The Clymb: Regard­ing the climb itself, you hit sec­tions where the wall is com­plete­ly blank. How did you man­age to pro­tect these pitch­es?

JC: A lot of the hard­er aid pitch­es are very dif­fi­cult to pro­tect which is why they got dif­fi­cult grades. You’re mov­ing from hook move to hook move to hook move, you don’t have any pro­tec­tion and you’re look­ing at mas­sive falls. There are often a lot of moves between place­ments. That’s what made the upper aid pitch­es so chal­leng­ing. You’re already out there and it’s pret­ty remote, and it starts to feel even far­ther out when you don’t have any sol­id pro­tec­tion.

Jimmy Chin in MERU. Courtesy of Music Box Films. Photo by Renan Ozturk.
Jim­my Chin in MERU. Cour­tesy of Music Box Films. Pho­to by Renan Ozturk.

The Clymb: Fur­ther­more, how did you pro­tect the loose blocks of the House of Cards pitch?

JC: Not great. We used a lot of anchors. In the seam above the block pitch­es, we couldn’t get any gear in the low­er half of that pitch. We had some loose pins here and there but it was just too frag­ile to get much gear in.


The Clymb: You men­tored under Galen Row­ell who coined the term ‘par­tic­i­pa­to­ry adven­ture pho­tog­ra­ph­er,’ a term that you now wear. Could you describe the def­i­n­i­tion and how it affects your art?

JC: It’s what it sounds like; you’re not an out­side observ­er. You’re shoot­ing from the inside, and in a lot of these expe­di­tions that Galen and I shot, you’re a mem­ber of a team and your respon­si­bil­i­ty is to be a mem­ber of the team while you’re doc­u­ment­ing. I always appre­ci­at­ed Galen’s work because it felt inti­mate and it makes you feel like you were right there in the adven­ture. Not all my work is like that; I feel that’s more the jour­nal­is­tic side, like doc­u­men­tary film­mak­ing, and there’s the com­mer­cial side, where you’re shoot­ing and it’s more set up.


The Clymb: How does land­scape shape your pho­tog­ra­phy? You’re known for incred­i­ble com­po­si­tion, but how do you find the bal­ance between ath­lete and set­ting?

JC: So much of what I love about being a climber and ski­er is to be in vast, beau­ti­ful, and inspir­ing land­scapes, and plac­ing a human being in that envi­ron­ment is twice as mov­ing and inspir­ing because you have con­text of a human being in this envi­ron­ment doing some­thing incred­i­ble.


The Clymb: I want to talk a moment about your par­tic­i­pa­tion with Sher­pas Cin­e­ma and ‘Into the Mind.’ What role did you have in the project and what drew you to the film?

JC: Sher­pas Cin­e­ma are good friends, and I loved the work that they’ve done in the past. Dave Mossop, Eric Crosland and Mal­com Sang­ster, first and fore­most, are great guys and real­ly cre­ative so I was drawn to the col­lab­o­ra­tion with them because I was excit­ed to work with them on their last film. They invit­ed Renan and I to come out and work on a par­tic­u­lar seg­ment which was this sto­ry about these two guys going up into the moun­tains and decid­ing whether to con­tin­ue on or turn around. They nev­er had a true dis­tinc­tion of who that was; it was always ambigu­ous, like every man’s con­scious­ness, the one that push­es through and the one that turns around and the con­se­quences of the deci­sions that you make. I thought that was pret­ty cool so we played into those roles.


The Clymb: There’s a scene from ‘Into the Mind’ where a ski­er has a hor­rif­ic fall and the sto­ry turns into one of redemp­tion and come­back. Was this theme planned from the start, or was it based on yours and Renan’s inci­dents pri­or to Meru?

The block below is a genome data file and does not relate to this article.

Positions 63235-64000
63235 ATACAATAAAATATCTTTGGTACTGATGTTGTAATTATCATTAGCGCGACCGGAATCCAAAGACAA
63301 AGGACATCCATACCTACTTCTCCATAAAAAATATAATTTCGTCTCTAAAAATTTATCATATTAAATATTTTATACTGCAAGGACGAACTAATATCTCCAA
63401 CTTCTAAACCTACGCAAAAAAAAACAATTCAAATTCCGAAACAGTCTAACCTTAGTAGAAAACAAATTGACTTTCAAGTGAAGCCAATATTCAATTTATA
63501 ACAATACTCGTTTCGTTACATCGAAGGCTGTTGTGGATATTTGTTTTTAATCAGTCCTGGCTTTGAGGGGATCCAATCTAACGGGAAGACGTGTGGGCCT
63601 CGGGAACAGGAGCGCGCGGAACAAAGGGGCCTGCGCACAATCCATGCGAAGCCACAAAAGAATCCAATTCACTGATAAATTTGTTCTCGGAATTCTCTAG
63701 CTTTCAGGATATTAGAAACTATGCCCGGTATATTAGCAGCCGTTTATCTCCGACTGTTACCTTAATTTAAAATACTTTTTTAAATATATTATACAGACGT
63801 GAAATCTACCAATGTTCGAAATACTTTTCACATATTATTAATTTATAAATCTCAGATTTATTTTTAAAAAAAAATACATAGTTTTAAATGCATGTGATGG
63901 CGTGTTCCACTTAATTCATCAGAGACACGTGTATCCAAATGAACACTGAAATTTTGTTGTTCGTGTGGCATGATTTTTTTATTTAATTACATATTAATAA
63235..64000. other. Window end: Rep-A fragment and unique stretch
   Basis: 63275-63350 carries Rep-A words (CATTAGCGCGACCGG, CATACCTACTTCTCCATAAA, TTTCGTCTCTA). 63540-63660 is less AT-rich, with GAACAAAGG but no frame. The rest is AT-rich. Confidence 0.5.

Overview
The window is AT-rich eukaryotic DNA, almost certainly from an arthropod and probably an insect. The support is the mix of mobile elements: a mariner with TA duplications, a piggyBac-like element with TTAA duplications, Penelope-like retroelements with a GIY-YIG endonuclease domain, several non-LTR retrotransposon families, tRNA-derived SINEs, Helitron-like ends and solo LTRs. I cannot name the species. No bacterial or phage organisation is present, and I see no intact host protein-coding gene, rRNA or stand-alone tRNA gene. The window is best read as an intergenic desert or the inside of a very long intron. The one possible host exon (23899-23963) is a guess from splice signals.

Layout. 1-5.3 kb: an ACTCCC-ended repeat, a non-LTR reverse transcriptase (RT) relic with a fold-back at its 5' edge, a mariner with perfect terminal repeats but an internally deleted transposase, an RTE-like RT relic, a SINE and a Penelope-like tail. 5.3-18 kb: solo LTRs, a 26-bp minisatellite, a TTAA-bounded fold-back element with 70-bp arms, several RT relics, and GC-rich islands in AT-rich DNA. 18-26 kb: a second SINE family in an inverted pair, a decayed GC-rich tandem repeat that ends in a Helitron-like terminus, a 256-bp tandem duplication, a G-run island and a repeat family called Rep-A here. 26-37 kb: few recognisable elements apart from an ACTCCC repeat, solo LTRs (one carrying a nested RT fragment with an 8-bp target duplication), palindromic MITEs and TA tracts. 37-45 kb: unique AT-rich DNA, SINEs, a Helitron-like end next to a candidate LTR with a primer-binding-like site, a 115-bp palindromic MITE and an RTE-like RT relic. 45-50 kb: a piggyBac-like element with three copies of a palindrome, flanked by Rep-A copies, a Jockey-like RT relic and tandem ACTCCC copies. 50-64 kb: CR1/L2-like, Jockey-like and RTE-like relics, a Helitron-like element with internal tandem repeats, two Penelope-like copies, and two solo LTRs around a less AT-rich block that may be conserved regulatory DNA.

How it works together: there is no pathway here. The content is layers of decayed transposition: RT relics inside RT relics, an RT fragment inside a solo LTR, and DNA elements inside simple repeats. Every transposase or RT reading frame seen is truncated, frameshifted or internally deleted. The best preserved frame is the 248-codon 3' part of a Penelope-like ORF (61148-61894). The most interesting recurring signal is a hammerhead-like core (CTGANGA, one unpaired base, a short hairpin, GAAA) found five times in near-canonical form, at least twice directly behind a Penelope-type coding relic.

JC: They def­i­nite­ly talked to us about it, and I think some of it was inspired by our events.


The Clymb: On the sub­ject of ski­ing, you skied off the sum­mit of Ever­est in 2006. You’ve men­tioned that the crux of the route was the Lhotse Face. Can you describe what ski­ing the face was like?

JC: Com­mit­ting. We chose to ski the South Pil­lar Route of the Lhotse Face, which is the climbers’ left of what the reg­u­lar climb­ing route is. We want­ed to ski a skier’s line which is the fall line com­ing off of Camp IV, and [on] the climb­ing route, there’s a lot of tra­vers­ing over to Lhotse and then down to Camp III. We were much more inter­est­ed in ski­ing that fall line, so out of Camp IV.  When you roll over into the actu­al face, it’s a very intim­i­dat­ing place to be because you’re start­ing at 26,000 feet and you know that once you roll over into the face, there’s no real chance of climb­ing back out, so you’re com­mit­ted to the line. It was very steep and very icy for close to 5,000 feet and you real­ly couldn’t make a sin­gle mis­take. There were these rib­bons of real­ly hard-pack, bul­let­proof snow that you ski down and then you’d have to cross over icy ter­rain to get to con­nect the rib­bons all the way down the face. You’re very high up on the moun­tain but still very high up, around 24- or 25,000-feet. It was very, very intense.


The Clymb: Last Octo­ber, you had a friend­ly Insta­gram rival­ry with Tim Kem­ple. Did you have any addi­tion­al thoughts about the mat­ter?

JC: I don’t think the social media space is where you air dirty laun­dry.


The Clymb: Last ques­tion. What are three items that are always in your climb­ing or ski pack and what’s your favorite piece of non-pho­tog­ra­phy gear?

JC: Head­lamp, a knife and Hanah One, an Ayurvedic sup­ple­ment that’s pret­ty awe­some. I use it as an ener­gy sup­ple­ment that’s great for the moun­tains. My favorite piece of non-pho­tog­ra­phy gear is the North Face Sum­mit Series L4 Jack­et. I always have a cou­ple jack­ets that are my go-to and it’s my new favorite.

 

You can fol­low Jimmy’s spec­tac­u­lar pho­tog­ra­phy on Insta­gram and Face­book and see Meru on DVD, Net­flix or iTunes.